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FILED

United States Court of Appeals


Tenth Circuit

December 11, 2012


UNITED STATES COURT OF APPEALS
Elisabeth A. Shumaker
Clerk of Court

TENTH CIRCUIT

EUGENE T. FOUST,
Petitioner - Appellant,
v.

No. 12-5111
(N.D. Okla.)

JUSTIN JONES; WALTER MCNEIL,

(D.C. No. 4:10-CV-00353-JHP-FHM)

Respondents - Appellees.

ORDER DENYING CERTIFICATE OF APPEALABILITY

Before MURPHY, EBEL, and HARTZ, Circuit Judges.

Defendant Eugene T. Foust, proceeding pro se, filed an application for


relief under 28 U.S.C. 2254 in the United States District Court for the Northern
District of Oklahoma. The district court dismissed the application as untimely.
Defendant seeks a certificate of appealability (COA) from this court to appeal the
denial. See 28 U.S.C. 2253(c)(1)(A) (requiring COA to appeal denial of a
2254 application). We deny a COA and dismiss the appeal.
After pleading nolo contendere on October 21, 1993, Defendant was
convicted of lewd molestation in Tulsa County District Court. Almost 17 years
later, on June 1, 2010, he filed his 2254 application raising 17 grounds for

relief. 1 The district court ordered Defendant to explain why his petition should
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Those grounds are: (1) he had been denied an adequate state corrective
judicial process for the hearing and adjudicating of his constitutional claims in
violation of due process of law, R., Vol. 2 at 2; (2) the one year statute of
limitations in 28 U.S.C. 2254 is tolled because of the petitioners claim of
actual innocence, which was obtained after the petitioners plea took place, id. at
9; (3) the Oklahoma trial court lacked subject matter and personal jurisdiction to
convict the petitioner because he was subjected to double jeopardy, in violation of
Amendment V, U.S. Constitution, id. at 12; (4) the State of Oklahoma is
refusing to hold the petitioners pleadings to the liberality that they are entitled to
by use of the Oklahoma waiver rule to procedurally bar the petitioner from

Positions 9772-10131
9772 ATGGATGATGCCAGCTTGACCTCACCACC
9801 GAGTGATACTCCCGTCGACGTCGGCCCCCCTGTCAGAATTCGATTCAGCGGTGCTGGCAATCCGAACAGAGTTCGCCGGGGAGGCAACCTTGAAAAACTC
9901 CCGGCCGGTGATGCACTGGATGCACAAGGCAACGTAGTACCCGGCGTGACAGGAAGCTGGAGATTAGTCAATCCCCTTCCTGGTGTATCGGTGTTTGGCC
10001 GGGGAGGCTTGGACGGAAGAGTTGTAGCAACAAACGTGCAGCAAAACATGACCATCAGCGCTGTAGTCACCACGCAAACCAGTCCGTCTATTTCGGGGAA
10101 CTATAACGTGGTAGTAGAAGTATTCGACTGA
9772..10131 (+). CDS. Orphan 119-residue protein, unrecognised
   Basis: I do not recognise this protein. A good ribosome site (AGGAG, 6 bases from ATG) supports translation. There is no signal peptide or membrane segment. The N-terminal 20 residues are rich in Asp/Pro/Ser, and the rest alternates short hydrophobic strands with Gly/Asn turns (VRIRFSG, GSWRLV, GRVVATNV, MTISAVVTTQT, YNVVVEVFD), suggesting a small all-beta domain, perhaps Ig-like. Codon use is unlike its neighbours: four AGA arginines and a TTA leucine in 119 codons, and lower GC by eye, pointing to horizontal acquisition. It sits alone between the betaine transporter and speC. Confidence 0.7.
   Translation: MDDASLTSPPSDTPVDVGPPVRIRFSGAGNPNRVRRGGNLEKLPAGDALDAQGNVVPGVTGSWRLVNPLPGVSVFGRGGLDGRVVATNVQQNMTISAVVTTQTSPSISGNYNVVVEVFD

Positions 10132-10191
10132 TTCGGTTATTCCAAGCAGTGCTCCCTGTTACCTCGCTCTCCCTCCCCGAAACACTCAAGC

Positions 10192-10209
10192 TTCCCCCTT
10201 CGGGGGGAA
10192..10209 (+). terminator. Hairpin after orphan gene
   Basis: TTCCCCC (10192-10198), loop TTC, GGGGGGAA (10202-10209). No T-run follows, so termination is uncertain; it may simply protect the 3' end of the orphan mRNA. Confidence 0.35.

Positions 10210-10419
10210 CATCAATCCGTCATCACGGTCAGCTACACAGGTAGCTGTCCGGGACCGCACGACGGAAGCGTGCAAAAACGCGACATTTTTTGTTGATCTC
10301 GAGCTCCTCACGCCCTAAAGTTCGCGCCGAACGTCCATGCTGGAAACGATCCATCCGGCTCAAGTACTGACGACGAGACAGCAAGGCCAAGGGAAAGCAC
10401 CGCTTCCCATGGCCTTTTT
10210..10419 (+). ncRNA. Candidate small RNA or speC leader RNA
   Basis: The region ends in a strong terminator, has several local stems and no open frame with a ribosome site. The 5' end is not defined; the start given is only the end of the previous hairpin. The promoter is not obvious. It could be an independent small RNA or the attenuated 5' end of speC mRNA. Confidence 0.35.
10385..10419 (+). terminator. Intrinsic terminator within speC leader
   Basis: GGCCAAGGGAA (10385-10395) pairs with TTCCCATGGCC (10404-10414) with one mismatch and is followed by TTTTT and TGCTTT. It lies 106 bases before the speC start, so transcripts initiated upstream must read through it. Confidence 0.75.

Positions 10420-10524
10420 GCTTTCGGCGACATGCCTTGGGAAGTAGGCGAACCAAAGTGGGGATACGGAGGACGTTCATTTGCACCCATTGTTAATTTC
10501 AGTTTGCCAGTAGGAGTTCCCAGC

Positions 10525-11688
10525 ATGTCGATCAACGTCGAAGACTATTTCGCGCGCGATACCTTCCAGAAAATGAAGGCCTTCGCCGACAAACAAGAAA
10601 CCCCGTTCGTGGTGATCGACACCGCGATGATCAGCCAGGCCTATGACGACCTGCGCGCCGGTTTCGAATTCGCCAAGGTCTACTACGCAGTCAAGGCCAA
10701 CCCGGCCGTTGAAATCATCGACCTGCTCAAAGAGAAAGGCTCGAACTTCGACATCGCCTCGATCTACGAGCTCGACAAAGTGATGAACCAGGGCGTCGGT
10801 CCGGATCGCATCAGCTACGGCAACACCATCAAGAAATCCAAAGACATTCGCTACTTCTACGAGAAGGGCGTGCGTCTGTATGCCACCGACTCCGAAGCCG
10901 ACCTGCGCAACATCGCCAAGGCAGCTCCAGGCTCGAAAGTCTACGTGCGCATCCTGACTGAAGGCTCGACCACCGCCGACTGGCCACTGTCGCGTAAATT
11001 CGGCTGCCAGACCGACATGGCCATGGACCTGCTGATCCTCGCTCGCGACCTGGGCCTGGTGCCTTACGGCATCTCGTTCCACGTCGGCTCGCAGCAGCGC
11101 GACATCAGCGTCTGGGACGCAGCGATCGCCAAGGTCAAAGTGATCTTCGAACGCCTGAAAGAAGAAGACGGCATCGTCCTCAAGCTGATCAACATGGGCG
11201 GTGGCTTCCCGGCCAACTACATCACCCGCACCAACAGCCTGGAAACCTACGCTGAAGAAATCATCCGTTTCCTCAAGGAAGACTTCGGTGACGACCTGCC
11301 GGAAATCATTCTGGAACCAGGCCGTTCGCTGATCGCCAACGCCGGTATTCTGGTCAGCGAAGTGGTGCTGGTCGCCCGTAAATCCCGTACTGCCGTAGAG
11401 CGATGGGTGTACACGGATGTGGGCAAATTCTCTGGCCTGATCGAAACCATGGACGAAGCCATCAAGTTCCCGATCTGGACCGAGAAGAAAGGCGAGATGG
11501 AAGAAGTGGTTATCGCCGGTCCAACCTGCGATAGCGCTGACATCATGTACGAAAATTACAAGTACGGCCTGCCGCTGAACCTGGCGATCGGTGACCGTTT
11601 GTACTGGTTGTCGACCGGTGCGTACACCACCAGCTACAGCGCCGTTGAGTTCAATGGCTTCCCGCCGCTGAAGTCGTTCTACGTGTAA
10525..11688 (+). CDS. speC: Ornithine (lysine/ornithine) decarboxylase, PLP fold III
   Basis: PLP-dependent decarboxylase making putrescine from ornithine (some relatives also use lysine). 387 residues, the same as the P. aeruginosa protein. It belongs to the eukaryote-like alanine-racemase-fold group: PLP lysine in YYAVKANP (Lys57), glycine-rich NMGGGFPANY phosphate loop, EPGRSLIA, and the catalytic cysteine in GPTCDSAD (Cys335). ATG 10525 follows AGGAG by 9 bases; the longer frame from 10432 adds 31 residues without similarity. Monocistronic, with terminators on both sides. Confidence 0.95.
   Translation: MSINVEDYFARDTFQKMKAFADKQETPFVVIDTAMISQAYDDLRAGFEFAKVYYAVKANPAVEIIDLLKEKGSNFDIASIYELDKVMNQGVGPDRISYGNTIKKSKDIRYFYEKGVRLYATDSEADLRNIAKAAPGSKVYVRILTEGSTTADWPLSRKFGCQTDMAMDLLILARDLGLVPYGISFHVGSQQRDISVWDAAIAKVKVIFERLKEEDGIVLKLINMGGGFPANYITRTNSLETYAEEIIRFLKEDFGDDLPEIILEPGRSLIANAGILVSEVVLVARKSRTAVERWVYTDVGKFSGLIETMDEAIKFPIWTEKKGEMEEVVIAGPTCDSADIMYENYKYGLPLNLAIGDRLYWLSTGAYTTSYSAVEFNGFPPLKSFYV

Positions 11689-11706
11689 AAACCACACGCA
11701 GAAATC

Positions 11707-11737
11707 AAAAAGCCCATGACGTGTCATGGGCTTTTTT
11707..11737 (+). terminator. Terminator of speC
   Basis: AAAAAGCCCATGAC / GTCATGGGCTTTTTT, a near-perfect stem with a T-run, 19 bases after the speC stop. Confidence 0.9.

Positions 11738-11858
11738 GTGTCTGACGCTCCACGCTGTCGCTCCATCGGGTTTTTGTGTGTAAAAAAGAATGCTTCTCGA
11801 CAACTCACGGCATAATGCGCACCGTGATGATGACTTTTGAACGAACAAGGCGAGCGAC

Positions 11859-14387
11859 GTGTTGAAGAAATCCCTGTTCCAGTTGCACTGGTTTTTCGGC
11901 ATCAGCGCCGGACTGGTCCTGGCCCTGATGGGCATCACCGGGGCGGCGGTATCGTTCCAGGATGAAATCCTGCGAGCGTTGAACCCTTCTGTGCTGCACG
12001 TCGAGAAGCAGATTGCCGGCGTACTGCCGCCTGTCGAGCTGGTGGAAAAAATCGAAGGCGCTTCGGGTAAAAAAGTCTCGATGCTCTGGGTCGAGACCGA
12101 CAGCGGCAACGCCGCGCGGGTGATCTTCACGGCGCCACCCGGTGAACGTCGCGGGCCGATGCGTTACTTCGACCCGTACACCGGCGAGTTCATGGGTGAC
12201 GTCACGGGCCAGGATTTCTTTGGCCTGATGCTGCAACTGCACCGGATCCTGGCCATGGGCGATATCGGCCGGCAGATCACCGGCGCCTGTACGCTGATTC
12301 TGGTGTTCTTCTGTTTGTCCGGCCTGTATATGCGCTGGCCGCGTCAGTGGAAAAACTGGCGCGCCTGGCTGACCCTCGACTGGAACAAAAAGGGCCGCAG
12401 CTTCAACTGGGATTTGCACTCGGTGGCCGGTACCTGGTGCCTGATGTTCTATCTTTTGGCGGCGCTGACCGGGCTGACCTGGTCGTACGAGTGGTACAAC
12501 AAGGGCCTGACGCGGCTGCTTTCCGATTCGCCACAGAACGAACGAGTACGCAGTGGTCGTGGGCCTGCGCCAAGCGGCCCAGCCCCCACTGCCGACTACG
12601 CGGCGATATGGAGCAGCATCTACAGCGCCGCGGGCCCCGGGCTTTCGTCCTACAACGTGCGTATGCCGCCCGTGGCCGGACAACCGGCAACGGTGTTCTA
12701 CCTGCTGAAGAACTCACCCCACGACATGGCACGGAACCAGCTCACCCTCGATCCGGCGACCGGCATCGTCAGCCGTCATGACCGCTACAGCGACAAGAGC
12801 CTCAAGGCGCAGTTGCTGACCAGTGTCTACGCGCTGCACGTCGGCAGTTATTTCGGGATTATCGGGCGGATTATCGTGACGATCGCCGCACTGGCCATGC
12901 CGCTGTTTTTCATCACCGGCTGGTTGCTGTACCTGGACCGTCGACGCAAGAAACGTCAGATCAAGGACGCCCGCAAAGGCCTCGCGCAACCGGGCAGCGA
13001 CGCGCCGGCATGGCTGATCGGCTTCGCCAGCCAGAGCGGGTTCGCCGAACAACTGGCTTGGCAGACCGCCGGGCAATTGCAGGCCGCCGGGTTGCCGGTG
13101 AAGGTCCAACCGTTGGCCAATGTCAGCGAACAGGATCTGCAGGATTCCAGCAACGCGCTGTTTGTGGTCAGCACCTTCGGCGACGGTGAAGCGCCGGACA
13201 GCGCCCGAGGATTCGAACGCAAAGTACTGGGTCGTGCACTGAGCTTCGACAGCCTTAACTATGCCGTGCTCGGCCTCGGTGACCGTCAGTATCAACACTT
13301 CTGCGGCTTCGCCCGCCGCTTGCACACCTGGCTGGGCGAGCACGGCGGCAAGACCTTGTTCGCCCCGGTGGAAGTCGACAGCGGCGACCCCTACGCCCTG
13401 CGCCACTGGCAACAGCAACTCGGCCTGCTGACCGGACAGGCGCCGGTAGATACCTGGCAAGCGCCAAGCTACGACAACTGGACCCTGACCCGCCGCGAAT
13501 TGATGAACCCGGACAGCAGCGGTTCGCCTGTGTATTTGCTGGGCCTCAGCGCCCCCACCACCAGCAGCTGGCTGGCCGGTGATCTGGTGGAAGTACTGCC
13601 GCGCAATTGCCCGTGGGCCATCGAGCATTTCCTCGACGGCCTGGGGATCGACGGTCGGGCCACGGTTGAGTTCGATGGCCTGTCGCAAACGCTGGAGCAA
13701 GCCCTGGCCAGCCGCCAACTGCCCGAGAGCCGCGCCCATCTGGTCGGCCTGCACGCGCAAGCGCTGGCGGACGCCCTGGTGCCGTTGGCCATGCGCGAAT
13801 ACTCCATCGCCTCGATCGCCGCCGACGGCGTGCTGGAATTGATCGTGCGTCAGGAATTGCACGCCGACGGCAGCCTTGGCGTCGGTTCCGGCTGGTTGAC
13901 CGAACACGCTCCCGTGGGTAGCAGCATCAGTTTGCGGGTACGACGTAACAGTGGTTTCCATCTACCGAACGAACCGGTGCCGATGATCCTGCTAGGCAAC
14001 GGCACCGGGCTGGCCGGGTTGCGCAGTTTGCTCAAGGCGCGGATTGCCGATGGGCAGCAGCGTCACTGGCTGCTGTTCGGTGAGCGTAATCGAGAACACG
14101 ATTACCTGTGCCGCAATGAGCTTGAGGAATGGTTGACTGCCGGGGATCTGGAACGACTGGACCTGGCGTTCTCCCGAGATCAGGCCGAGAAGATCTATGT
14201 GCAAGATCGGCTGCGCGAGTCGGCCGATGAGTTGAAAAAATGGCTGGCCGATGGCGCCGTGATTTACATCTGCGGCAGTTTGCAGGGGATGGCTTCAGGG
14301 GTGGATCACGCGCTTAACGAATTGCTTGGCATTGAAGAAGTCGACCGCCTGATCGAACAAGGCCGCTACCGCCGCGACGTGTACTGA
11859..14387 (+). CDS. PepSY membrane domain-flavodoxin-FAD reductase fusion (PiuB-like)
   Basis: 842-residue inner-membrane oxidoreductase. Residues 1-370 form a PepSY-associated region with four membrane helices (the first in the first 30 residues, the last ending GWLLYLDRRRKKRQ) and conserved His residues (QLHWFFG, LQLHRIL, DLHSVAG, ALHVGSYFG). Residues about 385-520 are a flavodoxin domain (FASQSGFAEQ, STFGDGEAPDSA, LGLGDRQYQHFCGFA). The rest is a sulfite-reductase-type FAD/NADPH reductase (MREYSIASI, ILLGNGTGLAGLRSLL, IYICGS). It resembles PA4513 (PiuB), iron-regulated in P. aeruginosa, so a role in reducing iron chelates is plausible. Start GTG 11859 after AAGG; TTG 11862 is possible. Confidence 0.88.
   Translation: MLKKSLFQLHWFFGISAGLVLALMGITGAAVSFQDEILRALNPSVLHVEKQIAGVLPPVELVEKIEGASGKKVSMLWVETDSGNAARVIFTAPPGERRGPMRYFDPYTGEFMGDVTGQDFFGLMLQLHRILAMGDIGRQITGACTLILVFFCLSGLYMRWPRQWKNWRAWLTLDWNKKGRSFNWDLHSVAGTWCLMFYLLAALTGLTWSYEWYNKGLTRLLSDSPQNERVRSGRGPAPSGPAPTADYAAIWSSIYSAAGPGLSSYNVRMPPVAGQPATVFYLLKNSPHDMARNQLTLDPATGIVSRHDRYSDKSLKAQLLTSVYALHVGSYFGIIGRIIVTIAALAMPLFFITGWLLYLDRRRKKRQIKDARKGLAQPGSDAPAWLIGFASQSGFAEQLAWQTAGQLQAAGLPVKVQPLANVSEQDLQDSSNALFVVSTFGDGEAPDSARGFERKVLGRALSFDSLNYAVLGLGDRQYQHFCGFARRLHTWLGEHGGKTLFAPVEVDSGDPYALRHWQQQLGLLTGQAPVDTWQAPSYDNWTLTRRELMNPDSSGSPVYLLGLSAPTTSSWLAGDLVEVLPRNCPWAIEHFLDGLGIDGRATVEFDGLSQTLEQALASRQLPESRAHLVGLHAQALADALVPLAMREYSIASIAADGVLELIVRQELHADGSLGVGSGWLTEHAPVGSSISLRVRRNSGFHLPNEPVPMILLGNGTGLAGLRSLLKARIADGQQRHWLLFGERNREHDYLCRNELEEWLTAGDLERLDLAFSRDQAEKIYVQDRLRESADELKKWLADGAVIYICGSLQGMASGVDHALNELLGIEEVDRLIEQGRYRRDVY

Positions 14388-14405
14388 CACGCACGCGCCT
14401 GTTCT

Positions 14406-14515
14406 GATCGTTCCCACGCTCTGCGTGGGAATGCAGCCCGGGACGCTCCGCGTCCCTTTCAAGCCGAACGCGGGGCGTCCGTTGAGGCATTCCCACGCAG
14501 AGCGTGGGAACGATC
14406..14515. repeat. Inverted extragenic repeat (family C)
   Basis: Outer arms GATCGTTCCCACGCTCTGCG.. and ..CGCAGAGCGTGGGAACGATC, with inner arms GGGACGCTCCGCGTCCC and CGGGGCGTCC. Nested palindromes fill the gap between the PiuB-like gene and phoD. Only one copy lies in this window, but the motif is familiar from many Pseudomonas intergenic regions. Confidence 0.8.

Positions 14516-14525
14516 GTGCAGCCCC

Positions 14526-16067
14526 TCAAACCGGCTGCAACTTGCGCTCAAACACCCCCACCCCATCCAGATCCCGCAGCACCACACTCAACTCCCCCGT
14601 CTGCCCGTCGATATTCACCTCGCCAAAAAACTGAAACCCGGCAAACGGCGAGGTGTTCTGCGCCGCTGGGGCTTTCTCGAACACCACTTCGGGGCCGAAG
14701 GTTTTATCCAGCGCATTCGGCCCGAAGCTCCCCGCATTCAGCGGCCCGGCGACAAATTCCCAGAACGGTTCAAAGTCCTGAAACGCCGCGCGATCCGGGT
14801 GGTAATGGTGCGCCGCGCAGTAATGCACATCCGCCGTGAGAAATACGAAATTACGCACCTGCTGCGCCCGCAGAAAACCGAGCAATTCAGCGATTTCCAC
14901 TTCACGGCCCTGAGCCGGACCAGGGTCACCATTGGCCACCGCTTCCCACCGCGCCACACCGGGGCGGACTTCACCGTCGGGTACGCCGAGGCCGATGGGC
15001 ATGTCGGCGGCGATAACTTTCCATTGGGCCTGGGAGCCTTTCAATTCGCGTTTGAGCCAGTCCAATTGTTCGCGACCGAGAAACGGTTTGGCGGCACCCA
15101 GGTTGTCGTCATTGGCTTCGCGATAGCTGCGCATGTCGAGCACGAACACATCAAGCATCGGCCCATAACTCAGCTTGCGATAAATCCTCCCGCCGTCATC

receiving a ruling on his constitutional claims, in violation of due process of
law, id. at 15; (5) the Oklahoma courts lacked subject matter and personal
jurisdiction to conduct the jury trial of February 12, 1988, of which was due to
the petitioners being given a constitutionally inadequate preliminary hearing, in
violation of Art. II, 17, Okl Const as well as Amendments V, VI, and XIV, U.S.
Const. and Am. II 6, 7 and 20, Okl Const, id. at 18; (6) the state committed
prosecutorial misconduct in CRF-87-3767, thereby denying the petitioner due
process and equal protection, id. at 25; (7) the petitioner was denied of the
assistance of counsel during his trial and re-trial in CRF-87-3767 due to defense
counsels having a conflict of interest, thereby depriving the court of subject
matter and personal jurisdiction, id. at 29; (8) his judgment and sentence is
null and void in toto ab initio for lack of jurisdiction, where the Oklahoma trial
court lacked subject matter and personal jurisdiction to proceed to conviction in
light of the petitioners continued insanity/incompetency in violation of due
process of law, id. at 38; (9) he was deprived of his basic constitutional rights
to a jury verdict of every material element of the offense when the trial court
failed to instruct the jury on specific intent, in violation of due process of law,
id. at 44; (10) he was deprived of his basic constitutional right to a jury verdict;
and thus, was denied due process and equal protection, due to the constitutionally
deficient reasonable doubt and presumption of innocence jury instructions, id. at
46; (11) he was deprived of his right to the assistance of counsel on his direct
appeal, due to the trial and appellate courts refusal to appoint conflict free
counsel, id. at 47; (12) the OCCA denied and deprived the petitioner due
process and equal protection, when it reversed and remanded this cause of action
for a new trial, when it did not have the jurisdictional authority to do so; thereby,
subjecting the petitioner to double jeopardy, id. at 51; (13) he has exhausted all
of his state court remedies that are available to him, as required by 28 U.S.C.
2254, id. at 54; (14) the evidence presented in his first jury trial was
(continued...)
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not be dismissed as untimely. After Defendant responded, the court dismissed


Defendants appeal as time-barred by the Antiterrorism and Effective Death
Penalty Act (AEDPA). See id. 2244(d). The court reasoned that because